Accredited Level 3 Hospitality Management Diploma Entry Requirement
Entry to this Accredited Level 3 Hospitality Management Diploma requires that potential students have gained GCSE/IGCSE or equivalent qualifications and have, good English oral, reading and writing skills.
Advice on enrolment and guidance of prior learning (APL) can be obtained through out contact centre. The course is a rolling programme and can be started at any point in the year. Successful students can go on to Higher Education, including remaining as students at OLC to complete courses in our portfolio of higher awards.
All students must be aged 16 or over.
The coursework is assessed through continuous assessment with no formal exit examinations.
Approximately: 200 hours of personal study time for the entire course is recommended. All of which is supported by the OLC Course Tutor, who we greatly encourage students to access support from throughout their course.
This course has been developed by the College’s professional team of tutors to meet the needs of sector based employers and employees. It is also part of the College’s validated level three Diplomas’, recognised internationally, as verified and moderated Centre for Interactive Education (CIE Global). Further details of our accreditations are provided on our website.
Accredited Level 3 Hospitality Management Diploma Course content
The course is delivered through 10 independent units.
Unit 1: An Overview of the Hospitality Industry
The hospitality industry, in its entirety, is probably the largest global industry. Excluding the food and beverage sector, the industry generated 2.36 trillion US dollars in 2014 with all indicators show continuing growth over the next few decades: the only global industry that continued to grow during the recession.
In this unit you will learn the structure of the industry and gain an insight into how the 4 main sectors interact. You will start to understand how fluid the industry is and the need for those involved in the industry to continually adapt to changes in demand.
Unit 2: Leadership and Management
The hospitality industry is all about pleasure and entertainment: it is driven by disposable income, the amount of leisure time available and fashion. For example, one of the largest growing markets in the world is the Chinese market due to increases in income and leisure time plus increased exposure to the media which has made Chinese consumers more aspirational and more liberated.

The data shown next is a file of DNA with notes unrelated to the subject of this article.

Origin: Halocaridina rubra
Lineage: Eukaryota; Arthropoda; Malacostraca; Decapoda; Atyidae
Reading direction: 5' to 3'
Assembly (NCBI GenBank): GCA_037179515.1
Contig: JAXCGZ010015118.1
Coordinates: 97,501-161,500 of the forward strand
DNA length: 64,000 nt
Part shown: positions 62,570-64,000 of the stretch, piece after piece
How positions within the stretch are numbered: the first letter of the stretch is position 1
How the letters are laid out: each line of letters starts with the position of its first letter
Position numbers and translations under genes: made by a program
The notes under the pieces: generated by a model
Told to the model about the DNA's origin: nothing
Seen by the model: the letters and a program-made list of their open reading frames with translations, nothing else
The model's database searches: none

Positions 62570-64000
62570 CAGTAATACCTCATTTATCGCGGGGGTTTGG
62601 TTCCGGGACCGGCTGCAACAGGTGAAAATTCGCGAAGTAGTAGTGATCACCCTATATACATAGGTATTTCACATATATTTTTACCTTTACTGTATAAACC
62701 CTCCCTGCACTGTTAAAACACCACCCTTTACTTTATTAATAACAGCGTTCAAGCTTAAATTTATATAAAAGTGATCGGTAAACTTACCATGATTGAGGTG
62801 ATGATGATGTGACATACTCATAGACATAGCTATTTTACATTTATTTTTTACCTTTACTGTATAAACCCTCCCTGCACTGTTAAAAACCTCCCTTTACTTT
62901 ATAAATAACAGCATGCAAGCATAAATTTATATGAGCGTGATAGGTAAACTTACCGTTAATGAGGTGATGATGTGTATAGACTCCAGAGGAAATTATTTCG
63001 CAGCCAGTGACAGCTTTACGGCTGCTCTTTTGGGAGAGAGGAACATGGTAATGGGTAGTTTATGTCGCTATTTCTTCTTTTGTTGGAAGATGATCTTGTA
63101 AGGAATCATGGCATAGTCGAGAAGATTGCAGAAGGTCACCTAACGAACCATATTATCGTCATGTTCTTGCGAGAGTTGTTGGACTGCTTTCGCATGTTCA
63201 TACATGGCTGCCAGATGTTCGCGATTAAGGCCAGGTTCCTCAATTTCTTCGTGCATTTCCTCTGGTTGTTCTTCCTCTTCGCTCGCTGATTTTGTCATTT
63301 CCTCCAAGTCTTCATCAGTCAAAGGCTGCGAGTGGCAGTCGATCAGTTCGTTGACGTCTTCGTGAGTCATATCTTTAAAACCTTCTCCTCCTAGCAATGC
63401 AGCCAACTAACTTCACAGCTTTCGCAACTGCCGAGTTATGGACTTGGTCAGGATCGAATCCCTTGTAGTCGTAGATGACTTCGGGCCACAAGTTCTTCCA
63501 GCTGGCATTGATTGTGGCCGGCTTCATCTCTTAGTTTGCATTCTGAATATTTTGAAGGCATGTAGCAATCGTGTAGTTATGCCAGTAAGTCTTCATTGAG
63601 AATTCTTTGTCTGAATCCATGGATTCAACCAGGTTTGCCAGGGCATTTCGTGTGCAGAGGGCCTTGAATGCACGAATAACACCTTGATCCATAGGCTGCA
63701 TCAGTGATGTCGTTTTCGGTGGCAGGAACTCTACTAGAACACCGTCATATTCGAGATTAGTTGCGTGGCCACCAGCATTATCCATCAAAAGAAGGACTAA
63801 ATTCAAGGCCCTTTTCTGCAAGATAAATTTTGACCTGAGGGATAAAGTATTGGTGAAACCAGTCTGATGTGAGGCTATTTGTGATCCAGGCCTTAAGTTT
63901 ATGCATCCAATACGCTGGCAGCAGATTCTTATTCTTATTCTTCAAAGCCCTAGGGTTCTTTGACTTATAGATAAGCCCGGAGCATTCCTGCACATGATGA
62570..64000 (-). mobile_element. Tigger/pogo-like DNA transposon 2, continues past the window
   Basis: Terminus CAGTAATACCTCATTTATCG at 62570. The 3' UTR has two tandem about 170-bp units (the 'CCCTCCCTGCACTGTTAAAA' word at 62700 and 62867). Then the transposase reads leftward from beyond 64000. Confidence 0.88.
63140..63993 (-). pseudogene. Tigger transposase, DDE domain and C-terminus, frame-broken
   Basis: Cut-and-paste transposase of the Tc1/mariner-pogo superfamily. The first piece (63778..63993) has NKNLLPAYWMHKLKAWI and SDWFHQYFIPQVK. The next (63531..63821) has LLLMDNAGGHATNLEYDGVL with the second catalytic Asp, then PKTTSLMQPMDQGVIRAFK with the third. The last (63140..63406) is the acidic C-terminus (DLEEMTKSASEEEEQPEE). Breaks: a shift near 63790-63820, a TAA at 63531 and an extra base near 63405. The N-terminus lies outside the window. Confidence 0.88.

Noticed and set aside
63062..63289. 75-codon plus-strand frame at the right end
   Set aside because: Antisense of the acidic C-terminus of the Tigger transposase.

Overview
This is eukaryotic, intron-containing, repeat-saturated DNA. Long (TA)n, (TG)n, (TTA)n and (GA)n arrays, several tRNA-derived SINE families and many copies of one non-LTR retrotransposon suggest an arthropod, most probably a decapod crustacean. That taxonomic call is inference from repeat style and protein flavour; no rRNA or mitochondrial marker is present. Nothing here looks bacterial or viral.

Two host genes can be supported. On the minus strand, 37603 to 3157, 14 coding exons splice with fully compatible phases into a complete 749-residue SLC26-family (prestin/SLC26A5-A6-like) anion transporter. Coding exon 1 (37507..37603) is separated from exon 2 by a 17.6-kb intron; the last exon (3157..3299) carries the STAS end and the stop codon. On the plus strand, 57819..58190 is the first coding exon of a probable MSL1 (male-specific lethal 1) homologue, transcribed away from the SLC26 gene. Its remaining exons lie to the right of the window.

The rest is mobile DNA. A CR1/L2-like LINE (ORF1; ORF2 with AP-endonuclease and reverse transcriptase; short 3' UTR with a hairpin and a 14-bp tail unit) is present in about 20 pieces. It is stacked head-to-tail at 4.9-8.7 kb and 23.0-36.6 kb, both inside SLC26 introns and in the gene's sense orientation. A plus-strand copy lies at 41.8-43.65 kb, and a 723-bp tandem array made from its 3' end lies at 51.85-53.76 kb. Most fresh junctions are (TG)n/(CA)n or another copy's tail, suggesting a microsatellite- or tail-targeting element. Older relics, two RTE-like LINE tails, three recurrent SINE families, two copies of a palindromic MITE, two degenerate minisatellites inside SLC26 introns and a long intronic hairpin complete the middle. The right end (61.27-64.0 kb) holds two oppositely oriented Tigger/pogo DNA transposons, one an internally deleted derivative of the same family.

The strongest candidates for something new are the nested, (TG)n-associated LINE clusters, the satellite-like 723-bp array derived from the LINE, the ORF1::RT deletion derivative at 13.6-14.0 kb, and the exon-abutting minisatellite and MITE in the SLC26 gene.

In this unit you will be introduced to the essential elements of all successful business management: sound leadership skills; financial planning and analysis of supply and demand. In addition, you will start to understand how changes in fashion, culture and the media influence the industry and how a successful manager can diversify and modify their product to accommodate the changes in demand.
Unit 3: Human Resource Management and Customer Service
The hospitality industry is a ‘people orientated’ industry: to keep in business, hospitality businesses must ‘keep the customer satisfied’. Business travellers demand efficient, polite service in order to conduct their own business goals effectively. The day tripper or holiday maker want relaxation, enrichment or fun, whatever their motivation they will expect courteous, enthusiastic customer service. With so much choice now available, but often of a similar kind, customer service is the value added that can draw the consumers in.
In this unit you will explore how businesses can develop and maintain a customer service culture and clear customer service standards. You will understand the importance of teams and team building and the difficulties that have to be overcome in an industry where high staff turnover and a high percentage of remote employees are prevalent. The important role of human resource management will be discussed and assessed.